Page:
Traders Village

At Traders Village, you can buy a Chihuahua, get your hair cut, drink a beer, arm yourself with nunchakus and a samurai sword, and then buy a dress for a quinceañera. Not to mention, all the friendly vendors are truly the salt of the earth. One image that sums up Traders Village is a life-size statue of Arnold Schwarzenegger from The Terminator, for sale in front of a table of incense. What's not to love?

G & G Model Shop

Hobby shops have become huge chain stores these days. Rice Village has become a charmless strip of overpriced Gap-like outlets. So it's a little bit surprising that tear-it-down Houston has a charming old-timey hobby shop, and that it's in Rice Village. G&G has been around since TV was new (it has the retro sign to prove it) and specializes in trains, airplanes and other modeling minutiae. Says one hobbyist we know, "Hobby shops, like the neighborhood drugstore, are an anachronism now that Internet stores can sell for so much cheaper. But what you miss by not supporting your local hobby shop is being able to hang around, swap tips with other modelers, ask advice from proprietors, that kind of thing." And that's just the "kind of thing" that G&G specializes in. Long may it do so.

Nothing fancy here — and we appreciate that. It's $1.25 per load in (often) old machines that can shake like they're possessed, and three or four quarters in the scalding hot dryers usually gets the job done fast (careful about burning your threads, though). The set-up is drab; the arcade games are kind of depressing. But here's what makes the place stand out: The attached (and modestly priced) wash-and-fold means there's always someone on hand to field a complaint, keep the lights on an extra five minutes or, most thankfully, make change for a $20 bill — a far cry from the faceless, coin-sucking misery of most Laundromats. As an additional bonus, the place is centrally located on the bustling hipster thoroughfare of Westheimer, allowing one to pass time with a drink at nearby Poison Girl or do some people-watching (or mocking) at the countless clothing exchanges down the street.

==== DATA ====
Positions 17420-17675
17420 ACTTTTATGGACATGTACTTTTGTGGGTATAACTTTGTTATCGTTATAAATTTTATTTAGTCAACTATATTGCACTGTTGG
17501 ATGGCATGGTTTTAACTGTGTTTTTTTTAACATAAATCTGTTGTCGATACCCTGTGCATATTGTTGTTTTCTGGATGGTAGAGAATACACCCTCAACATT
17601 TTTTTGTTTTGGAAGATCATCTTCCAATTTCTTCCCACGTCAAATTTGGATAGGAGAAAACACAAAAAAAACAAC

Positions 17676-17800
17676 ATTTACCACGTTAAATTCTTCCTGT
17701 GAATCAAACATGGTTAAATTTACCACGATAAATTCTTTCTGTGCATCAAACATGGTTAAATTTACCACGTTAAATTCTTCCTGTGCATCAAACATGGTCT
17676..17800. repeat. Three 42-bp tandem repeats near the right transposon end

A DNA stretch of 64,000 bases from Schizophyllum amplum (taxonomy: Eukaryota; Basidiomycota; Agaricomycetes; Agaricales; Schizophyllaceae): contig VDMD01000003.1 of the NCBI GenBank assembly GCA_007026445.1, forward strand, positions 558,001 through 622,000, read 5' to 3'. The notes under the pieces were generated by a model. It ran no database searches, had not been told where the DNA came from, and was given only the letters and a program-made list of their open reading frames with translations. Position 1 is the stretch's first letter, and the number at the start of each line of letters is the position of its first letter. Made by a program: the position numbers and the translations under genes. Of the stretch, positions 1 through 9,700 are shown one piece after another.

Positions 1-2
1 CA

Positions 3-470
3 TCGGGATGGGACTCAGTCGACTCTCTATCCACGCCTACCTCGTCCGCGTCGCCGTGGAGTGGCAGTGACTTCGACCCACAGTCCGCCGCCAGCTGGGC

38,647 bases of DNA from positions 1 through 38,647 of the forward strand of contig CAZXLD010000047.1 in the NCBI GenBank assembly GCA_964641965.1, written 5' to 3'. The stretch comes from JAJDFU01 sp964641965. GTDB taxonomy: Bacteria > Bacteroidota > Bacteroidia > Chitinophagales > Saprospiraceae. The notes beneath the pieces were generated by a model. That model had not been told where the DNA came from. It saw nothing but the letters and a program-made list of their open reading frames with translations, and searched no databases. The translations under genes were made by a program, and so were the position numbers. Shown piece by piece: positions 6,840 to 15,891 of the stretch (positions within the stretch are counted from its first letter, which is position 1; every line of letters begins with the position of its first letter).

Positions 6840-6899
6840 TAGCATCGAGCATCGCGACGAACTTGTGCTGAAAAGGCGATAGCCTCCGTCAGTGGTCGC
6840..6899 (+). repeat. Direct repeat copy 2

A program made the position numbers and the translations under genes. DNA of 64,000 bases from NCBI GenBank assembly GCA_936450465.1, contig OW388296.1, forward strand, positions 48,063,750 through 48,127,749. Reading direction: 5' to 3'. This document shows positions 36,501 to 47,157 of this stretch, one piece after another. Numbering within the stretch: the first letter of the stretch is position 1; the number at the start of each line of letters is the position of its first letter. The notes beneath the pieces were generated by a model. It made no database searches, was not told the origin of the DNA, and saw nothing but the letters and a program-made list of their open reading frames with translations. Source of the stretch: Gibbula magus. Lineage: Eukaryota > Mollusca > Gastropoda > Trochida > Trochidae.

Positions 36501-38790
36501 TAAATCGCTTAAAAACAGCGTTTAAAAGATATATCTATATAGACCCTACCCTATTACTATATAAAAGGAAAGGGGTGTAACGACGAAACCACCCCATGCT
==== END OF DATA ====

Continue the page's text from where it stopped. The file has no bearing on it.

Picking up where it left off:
So you're buying a house, or need someone to check work done by someone else on your digs. Michael Busch, a licensed sewer inspector, has got the camera equipment to ease your mind. He even takes smaller plumbing jobs on a case-by-case basis, with the caveat that he may be called to bigger, filthier emergencies at any time. Busch jokes that he's got a really strong immune system from being forced at many a lunchtime to eat a sandwich while checking a sewer line, but to look at him, he's sartorially sanitary. He's respectful of your turf, too, leaving behind no detritus of any kind.

Spec’s Fine Wines, Spirits and Finer Foods
Jeff Balke

How many different ways can you riff on the reasons why Spec's downtown is the best liquor store in the city? Not many, because the store continues to be the best for the same reason: Whether it's beer, wine, whiskey, rum or scotch, Spec's will have it. Almost guaranteed. Not to mention a deli and cheese selection that's ridiculously large. Or the cash discount. This year, Best of Houston® exhaustively searched for another liquor store that could match up to Spec's, but fact is, there's no place like it, and until another store steps up, we'll keep awarding it to this place. Because anytime out-of-towners make a point to visit a liquor store for the experience, you know it's solid gold.

Best Of Houston®